Ideas to Action:

Independent research for global prosperity

Tag: China

 

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Common Values, Common Rules: How Should DAC Countries Engage with China in International Development?

A truly global international development regime should be based on shared values and common rules, while also respecting the wants and rights of recipient countries and societies. If the Development Assistance Committee (DAC)—the “traditional donors”—find common ground and build mutual trust with China, improved understanding and learning, and transparency, may follow.

Stephan Kyburz and Yunnan Chen
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Yuen Yuen Ang on Sounds Robotic: A CGD Podcast

 In this episode of Sounds Robotic, we discuss how you can make your data more meaningful, the dangers of big data in cases of oppression, and whether political freedom is really a requirement for technological development.

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The rapid expansion of internet access across the globe is a welcome development, but it raises new policy challenges. And while there is broad agreement in the development community on the importance of getting digital policy “right,” too little attention has been paid to how policymakers in the developing world can best engage with the companies who dominate the digital landscape.

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Under the World Bank’s 2018 capital agreement, borrowing countries are expected to gradually reduce their portfolios once a base income threshold—the Graduation Discussion Income (GDI)—is reached.

The 'Declaration of Independence' by John Trumbull (1819)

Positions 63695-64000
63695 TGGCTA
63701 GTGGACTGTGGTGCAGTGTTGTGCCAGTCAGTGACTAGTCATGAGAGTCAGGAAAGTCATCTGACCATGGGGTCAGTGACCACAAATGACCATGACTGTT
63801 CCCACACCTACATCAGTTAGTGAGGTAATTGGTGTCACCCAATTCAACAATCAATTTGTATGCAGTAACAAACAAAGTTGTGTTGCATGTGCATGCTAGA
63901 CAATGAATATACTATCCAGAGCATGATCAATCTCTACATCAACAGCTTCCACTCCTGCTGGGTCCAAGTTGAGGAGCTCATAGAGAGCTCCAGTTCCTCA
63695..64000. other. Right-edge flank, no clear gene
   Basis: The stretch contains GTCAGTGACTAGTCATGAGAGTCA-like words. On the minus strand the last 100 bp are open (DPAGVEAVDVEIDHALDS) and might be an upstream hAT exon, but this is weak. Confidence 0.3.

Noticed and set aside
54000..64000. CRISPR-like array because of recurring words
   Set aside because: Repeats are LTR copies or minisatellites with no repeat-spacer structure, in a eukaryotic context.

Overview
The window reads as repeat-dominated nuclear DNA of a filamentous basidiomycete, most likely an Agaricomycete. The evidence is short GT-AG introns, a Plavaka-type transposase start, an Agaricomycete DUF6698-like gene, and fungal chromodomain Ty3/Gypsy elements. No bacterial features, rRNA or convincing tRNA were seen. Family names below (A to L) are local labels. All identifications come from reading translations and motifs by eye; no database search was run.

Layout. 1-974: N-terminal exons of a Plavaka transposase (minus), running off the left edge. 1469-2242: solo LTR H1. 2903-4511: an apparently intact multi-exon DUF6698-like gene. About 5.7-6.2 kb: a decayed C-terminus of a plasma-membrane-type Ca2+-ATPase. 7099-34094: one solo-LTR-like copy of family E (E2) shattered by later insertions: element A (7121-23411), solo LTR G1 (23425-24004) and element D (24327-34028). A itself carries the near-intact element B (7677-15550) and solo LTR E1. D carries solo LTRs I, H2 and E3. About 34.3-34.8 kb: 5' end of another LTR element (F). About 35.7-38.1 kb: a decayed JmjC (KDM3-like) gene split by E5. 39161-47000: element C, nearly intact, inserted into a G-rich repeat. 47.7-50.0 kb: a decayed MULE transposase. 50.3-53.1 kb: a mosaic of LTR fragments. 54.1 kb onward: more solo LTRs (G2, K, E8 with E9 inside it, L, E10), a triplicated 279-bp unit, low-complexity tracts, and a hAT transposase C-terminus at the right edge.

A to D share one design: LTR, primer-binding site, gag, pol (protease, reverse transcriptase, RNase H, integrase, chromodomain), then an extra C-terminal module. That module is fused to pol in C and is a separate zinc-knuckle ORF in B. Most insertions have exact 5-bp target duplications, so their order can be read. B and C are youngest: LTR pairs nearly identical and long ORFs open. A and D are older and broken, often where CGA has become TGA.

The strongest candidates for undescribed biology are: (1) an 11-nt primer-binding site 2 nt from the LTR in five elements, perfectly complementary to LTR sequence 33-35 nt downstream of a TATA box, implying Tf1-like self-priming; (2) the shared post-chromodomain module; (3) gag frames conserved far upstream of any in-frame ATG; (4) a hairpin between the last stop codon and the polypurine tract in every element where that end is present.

Thomas Jefferson, the Original Debt Trap Diplomat

CGD research has become Exhibit A virtually every time the charge of “debt trap diplomacy” has been leveled against China in the media this past year. Yet, our research shows that many of China’s borrowers are managing their debts just fine and seem unlikely to fall into any traps.

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Scott Morris testified before the Senate Foreign Relations Subcommittee on Multilateral International Development, Multilateral Institutions, and International Economic, Energy, and Environmental Policy at a hearing titled “Multilateral Economic Institutions and US Foreign Policy” on November 27, 2018.

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The Problem with Competing for the Allegiance of Poor Countries

In warning APEC leaders last week of China’s “constricting belt” and “one-way road,” Vice President Mike Pence provided the clearest signal yet that the US approach to foreign assistance will be shaped, if not determined, by competition with China. In the context of the administration’s trade war with China, this may not come as much of a surprise. But when it comes to the conduct of foreign assistance, it marks a striking turn away from the bipartisan approach to aid since the end of the Cold War—an approach defined around cooperation and one aimed at curbing the bad practices that arise when donors compete for the allegiance of aid recipients.

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